The Museum of Modern Art’s show, “Jackson Pollock: A Collection Survey, 1934-1954,” comprised roughly fifty works of art, ranging from raw, rough early efforts that are figurative and describe mythologies, to the pioneering drip abstractions of the 1940s and ‘50s. All in all, it is a very good exhibition that successfully covers the beginnings of Pollock’s creativity to the masterful works that came later, including the masterpiece entitled “One: Number 31, 1950,” (1950) the center of the show.
The exhibition then fits into a middle category of size, being too large to be brushed away as a short anthology but not big enough to be considered a major exploration. Even so, the audience has enough material to see its way through Pollock’s endeavors and make an informed judgment about the quality of his work. To my mind, this survey is an accomplished reading of a major artist. The trick is not to fall for the jingoism surrounding Pollock’s reputation.
Yes, he is a preeminent painter, whose discipline within the expressionism of the drip resulted in art of enduring importance; and yes, he represented in many ways the boldness and risk-taking of American life during the period he worked. But I do not think we help his large audience develop an accurate judgment by constructing a mythic reading of the man. The mythology must be separated from the achievement.
The primary reason Americans find this so hard to do is because Pollock really did embody the glory—and perhaps as well the bombast—of the culture at the time. It is much more interesting to see how the exhibition charts the development of the artist, rather than setting the paintings up as supports for a legendary reputation. Surely it is more useful to rationally conceive of the arc of Pollock’s career as a development over time rather than the inspired exaltations of an alcoholic genius.
At the same time, this restraint does not diminish the qualities of Pollock as a person. Clearly he was a charismatic figure, someone in close relations with a tempestuous unconscious. It must have cost a tremendous amount personally for him to access an unknown that enabled him to paint so extraordinarily well—and so differently from everyone else. To paint the way he did, directly as an action and without premeditation, meant that he had to forge a straight path to his inner self. Even in the early work, inspired as it is by mythological reference, both private and public, one senses that Pollock began by trying to break through to the other side of his psyche, in ways that accentuated the violence of the attempt.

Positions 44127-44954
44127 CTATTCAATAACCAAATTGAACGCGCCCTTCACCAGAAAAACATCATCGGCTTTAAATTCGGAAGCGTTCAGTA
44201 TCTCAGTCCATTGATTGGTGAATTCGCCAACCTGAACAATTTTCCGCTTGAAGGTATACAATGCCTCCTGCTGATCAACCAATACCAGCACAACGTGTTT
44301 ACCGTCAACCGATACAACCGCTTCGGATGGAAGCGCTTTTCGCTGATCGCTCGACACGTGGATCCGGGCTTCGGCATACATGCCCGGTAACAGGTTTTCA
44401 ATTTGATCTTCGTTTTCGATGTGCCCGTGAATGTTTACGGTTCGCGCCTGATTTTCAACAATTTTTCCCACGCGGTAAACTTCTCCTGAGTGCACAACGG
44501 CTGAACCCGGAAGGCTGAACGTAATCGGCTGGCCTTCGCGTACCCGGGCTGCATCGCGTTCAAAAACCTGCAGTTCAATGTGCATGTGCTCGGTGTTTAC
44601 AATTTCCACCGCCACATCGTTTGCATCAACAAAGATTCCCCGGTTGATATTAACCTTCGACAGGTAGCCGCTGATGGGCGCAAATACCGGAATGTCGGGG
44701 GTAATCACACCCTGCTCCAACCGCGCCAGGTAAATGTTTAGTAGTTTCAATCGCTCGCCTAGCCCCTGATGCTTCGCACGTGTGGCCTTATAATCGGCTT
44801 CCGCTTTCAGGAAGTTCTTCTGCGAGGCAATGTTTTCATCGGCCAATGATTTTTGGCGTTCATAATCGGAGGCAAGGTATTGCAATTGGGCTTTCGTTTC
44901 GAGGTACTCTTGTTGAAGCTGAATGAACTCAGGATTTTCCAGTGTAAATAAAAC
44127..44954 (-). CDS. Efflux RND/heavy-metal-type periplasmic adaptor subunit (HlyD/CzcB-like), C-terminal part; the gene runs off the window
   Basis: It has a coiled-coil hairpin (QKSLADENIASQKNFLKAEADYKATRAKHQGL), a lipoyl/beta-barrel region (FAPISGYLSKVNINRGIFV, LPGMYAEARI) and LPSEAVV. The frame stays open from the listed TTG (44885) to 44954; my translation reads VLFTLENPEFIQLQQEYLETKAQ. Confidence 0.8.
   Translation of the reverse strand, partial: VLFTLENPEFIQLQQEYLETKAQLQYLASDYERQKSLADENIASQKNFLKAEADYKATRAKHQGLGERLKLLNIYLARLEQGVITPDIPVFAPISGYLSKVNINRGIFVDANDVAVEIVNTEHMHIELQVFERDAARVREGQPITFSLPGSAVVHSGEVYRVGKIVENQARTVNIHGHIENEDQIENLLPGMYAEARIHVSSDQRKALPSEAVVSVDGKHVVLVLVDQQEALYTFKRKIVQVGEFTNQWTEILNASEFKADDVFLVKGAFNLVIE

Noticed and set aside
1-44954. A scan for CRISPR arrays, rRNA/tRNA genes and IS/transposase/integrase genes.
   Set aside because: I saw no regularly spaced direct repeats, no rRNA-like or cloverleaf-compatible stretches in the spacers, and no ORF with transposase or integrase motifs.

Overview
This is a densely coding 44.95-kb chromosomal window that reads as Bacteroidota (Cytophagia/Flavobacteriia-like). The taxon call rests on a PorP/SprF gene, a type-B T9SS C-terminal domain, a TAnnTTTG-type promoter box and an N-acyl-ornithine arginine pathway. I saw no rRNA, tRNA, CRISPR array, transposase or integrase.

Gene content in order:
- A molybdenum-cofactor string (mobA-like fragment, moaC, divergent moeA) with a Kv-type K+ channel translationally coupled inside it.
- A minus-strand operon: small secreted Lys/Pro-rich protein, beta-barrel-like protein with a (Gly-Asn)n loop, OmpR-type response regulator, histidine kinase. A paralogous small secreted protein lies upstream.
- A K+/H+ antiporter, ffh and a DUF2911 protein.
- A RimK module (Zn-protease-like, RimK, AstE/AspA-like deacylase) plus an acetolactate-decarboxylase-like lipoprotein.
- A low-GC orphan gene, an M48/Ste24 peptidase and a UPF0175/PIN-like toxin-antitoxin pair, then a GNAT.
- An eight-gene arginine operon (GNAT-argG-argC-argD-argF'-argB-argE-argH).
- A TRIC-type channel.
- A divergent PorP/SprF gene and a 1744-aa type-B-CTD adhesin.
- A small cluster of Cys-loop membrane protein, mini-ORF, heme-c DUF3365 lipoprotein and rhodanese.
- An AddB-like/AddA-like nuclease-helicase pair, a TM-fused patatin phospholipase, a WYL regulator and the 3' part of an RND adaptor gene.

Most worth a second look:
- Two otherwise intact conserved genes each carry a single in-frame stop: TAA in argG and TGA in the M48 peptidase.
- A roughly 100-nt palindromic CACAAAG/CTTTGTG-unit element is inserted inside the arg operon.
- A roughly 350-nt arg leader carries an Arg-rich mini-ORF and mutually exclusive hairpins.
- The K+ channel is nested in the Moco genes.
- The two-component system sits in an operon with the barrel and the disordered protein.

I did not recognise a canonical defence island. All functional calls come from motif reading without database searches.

Jackson Pollock (American, 1912-1956). Untitled (Animals and Figures). 1942. Gouache and ink on paper, 22 ½ x 29 7/8” (57.1 x 76 cm). The Museum of Modern Art, New York. Mr. and Mrs. Donald B. Straus Fund, 1958 © 2016 Pollock-Krasner Foundation / Artists Rights Society (ARS), New York.
Born in 1912 in Wyoming, Pollock came to live in New York with his older brother Charles at the age of 18. Once there, he studied with the accomplished painter and muralist Thomas Hart Benton, who provided a bit of a home for Pollock at this time. As the exhibition demonstrates, the early paintings are dark, rough, and emotionally fraught—attempts on the artist’s part to harness passions that he could not fully control. If we look at “The Flame,” (1934-38), Pollock paints white and red flames over charred wood; the painting’s intensity surely corroborates with the force of his own personality—flame is a more than obvious metaphor for ardor, its place among human feelings.